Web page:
The new QX50 is down a bit in horsepower from the outgoing model, but it’s up 13 pound-feet in torque, which is a more important benchmark than horsepower.
The new QX50 also represents a major makeover on the interior, with a more driver-centric dash that angles key features toward the driver. There’s also an upgrade to the interior finishing, with suede leather accents, wood trim that actually looks like real wood and a new shift-by-wire transmission selector that saves considerable room on the centre console, no longer needing to shift from park to reverse to neutral to drive to low.
Instead, you push on the release lever on the front of the shifter and push it forward for reverse and pull it backward for drive. It may seem counterintuitive, but it works, especially since it means a typical motion of the lever to move from drive to reverse and vice-versa. A button behind the shift lever selects park.
Developed at the same time as the VC-turbo engine, but for no particular reason other than coincidence, is a new technology in engine mounts, which Infiniti calls active torque rod.
“It’s like noise-cancelling headphones for the engine,” said Kyle Wierzbicki, chief marketing manager for Infiniti Canada.
The active torque rod reads data from the engine computer, as well as vibrations happening in real time, and applies an offsetting vibration, which effectively cancels the vibration.
There are other factors at play, including insulation on the firewall and acoustic glass in the windshield, but the net result is a cabin that is exceptionally quiet, even under hard acceleration. Music is easily heard, conversation is exceptionally easy.
The biggest surprise for me was the QX50’s transmission. I hate continuously variable transmissions with a passion. In many vehicles, it’s like driving a snowmobile. The QX50 is the exception that proves the rule.
Owing to the engine’s torque, and the transmission’s ability to mimic shifts, the CVT in the QX50 is also remarkably unobtrusive, from a conventional automatic, that is. I really can’t say I had any complaints about how it transferred power. It may be the one CVT I actually don’t mind.
Now, all is not without the odd little wart, however. The VC-turbo and CVT combination seem to conspire, slightly, against effortless acceleration.
It’s likely a combination of slight turbo lag, a slight delay in adjusting the compression ratio and a bit of delay in getting the transmission to downshift, but there’s a bit of a lag and you really have to put your foot into it to get the acceleration you seek.
Once you do, however, you are rewarded, and one peek at your fuel bill means all is forgiven.
The QX50 does, however, have all the power on tap average drivers will want.
In Canada, the QX50 is available only as an all-wheel driver, unlike the U.S., where a front-drive model is sold. Which explains the transverse mounting of the engine: Wendel says transverse mounting is better suited to front-drive vehicles, of which Infiniti U.S.A. expects to sell a lot.
The AWD system delivers 100 per cent of torque to the front wheels, and up to 50 per cent torque to the rear wheels when slip is detected. Wendel said the system is also able to transfer torque from side-to-side when required.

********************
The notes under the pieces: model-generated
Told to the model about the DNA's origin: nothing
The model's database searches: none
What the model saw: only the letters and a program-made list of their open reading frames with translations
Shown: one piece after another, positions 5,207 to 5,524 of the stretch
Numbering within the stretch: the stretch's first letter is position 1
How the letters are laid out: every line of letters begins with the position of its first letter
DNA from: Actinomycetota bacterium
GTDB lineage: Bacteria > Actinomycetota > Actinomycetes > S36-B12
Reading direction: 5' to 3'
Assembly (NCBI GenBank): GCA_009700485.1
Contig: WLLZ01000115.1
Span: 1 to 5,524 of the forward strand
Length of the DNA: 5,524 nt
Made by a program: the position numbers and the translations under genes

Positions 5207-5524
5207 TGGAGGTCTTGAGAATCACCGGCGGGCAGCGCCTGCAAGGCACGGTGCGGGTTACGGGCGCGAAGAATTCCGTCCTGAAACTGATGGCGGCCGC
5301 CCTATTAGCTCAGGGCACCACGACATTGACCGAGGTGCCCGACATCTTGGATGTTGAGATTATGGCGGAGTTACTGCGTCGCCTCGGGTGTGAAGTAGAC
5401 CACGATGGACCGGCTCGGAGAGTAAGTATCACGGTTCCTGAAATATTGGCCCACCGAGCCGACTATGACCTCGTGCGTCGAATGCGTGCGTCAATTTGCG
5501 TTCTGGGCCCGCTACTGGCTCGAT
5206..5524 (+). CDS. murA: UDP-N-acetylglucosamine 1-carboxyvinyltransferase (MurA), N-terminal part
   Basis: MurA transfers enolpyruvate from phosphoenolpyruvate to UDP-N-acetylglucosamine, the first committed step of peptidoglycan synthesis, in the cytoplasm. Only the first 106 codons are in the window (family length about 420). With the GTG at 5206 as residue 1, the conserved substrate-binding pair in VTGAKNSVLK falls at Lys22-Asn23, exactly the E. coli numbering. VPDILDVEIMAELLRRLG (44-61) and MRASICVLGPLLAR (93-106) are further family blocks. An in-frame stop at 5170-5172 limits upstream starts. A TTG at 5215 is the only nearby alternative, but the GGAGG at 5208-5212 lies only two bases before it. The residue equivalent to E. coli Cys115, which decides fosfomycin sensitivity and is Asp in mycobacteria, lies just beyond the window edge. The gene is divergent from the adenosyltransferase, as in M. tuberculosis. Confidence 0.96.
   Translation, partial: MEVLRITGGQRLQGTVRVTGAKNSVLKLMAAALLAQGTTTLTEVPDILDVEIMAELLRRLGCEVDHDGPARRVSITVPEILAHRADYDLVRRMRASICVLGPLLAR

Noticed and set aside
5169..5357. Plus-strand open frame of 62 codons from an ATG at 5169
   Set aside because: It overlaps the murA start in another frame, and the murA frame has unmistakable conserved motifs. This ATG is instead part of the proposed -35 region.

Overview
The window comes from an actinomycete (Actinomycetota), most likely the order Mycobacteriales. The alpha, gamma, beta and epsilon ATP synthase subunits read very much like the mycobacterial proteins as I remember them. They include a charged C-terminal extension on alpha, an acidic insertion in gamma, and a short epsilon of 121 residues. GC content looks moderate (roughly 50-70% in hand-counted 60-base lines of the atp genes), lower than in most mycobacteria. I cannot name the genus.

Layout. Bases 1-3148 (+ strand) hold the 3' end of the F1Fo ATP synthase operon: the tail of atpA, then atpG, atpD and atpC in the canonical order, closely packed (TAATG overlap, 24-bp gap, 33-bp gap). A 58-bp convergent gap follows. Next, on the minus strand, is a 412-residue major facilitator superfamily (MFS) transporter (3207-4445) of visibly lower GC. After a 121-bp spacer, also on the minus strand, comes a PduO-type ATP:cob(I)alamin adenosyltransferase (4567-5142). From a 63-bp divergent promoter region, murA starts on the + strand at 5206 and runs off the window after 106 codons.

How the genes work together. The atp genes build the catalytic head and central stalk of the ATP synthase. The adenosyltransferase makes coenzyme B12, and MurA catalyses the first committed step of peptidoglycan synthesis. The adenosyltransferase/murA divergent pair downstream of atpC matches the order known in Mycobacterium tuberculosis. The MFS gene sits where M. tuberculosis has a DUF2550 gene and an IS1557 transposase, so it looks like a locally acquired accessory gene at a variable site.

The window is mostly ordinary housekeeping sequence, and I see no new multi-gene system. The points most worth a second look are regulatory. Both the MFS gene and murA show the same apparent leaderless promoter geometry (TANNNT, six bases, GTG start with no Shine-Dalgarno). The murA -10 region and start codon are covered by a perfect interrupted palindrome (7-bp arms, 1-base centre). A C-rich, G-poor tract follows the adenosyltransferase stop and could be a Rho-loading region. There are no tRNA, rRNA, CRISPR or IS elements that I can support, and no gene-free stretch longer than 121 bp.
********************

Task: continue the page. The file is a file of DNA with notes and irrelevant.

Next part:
Canadian models also come with a cold-weather package as standard, including heated front seats, heated steering wheel, engine block heater, wiper de-icer and remote engine start.
ProPILOT Assist, Nissan’s first step toward autonomous driving, is available on QX50. You have to take two steps up the gradewalk, to the ProActive trim level, to get it. That takes the price from the base model ($44,490) to $52,990.
The QX50 tops out with the Autograph model, at $57,990. Here, you get all the toys plus premium leather seating with hand-stitched quilting and blue ultrasuede on the upper door, instrument panel and console.
It gives the QX50 a striking nautical look, but that the leather in this model is white is a bit of a challenge for the parental set, not to mention I wouldn’t recommend wearing blue jeans.
The QX50 will tow 3,000 pounds, but in Sensory ($56,490) and Autograph ($57,990) models only. Other models are not rated for towing, however a hitch receiver is provided for accessories only, such as a hitch-mounted cargo or bike carrier.
Cargo capacity exceeds all rivals, aided by a sliding rear seat that either adds cargo space or moves a child seat closer to the parents. Pushing the rear shock towers out to the sides also cuts down on intrusions.
When it first appeared in 2007, the QX35 arguably launched the premium compact crossover segment. Since then, it’s been joined by rivals from Lexus, Mercedes, Audi, Porsche, Acura, BMW and Land Rover. If the new QX50 doesn’t raise the bar, it at least meets any new benchmark.
Model: 2019 Infiniti QX50
Engine: 2.0-litre variable compression ratio turbocharged four-cylinder
Power: 268 hp @ 5,600 r.p.m.
Torque: 280 lb.-ft. @ 4,400 r.p.m.
Transmission: continuously variable automatic
Steering: direct adaptive steering (steer-by-wire)
Brakes: four-wheel discs
Suspension: MacPherson strut with stabilizer bar (front); multi-link independent with stabilizer bar (rear)
Safety features: predictive forward collision with automatic emergency braking, pedestrian detection with emergency braking, all standard. ProACTIVE models add backup collision intervention, ProPILOT Assist, blind spot intervention, lane departure prevention and rear cross-traffic alert.
Fuel economy (l/100 km, city/highway/combined): 10 / 7.8 / 9.0
Price: $44,490, base MSRP to $57,990 (Autograph)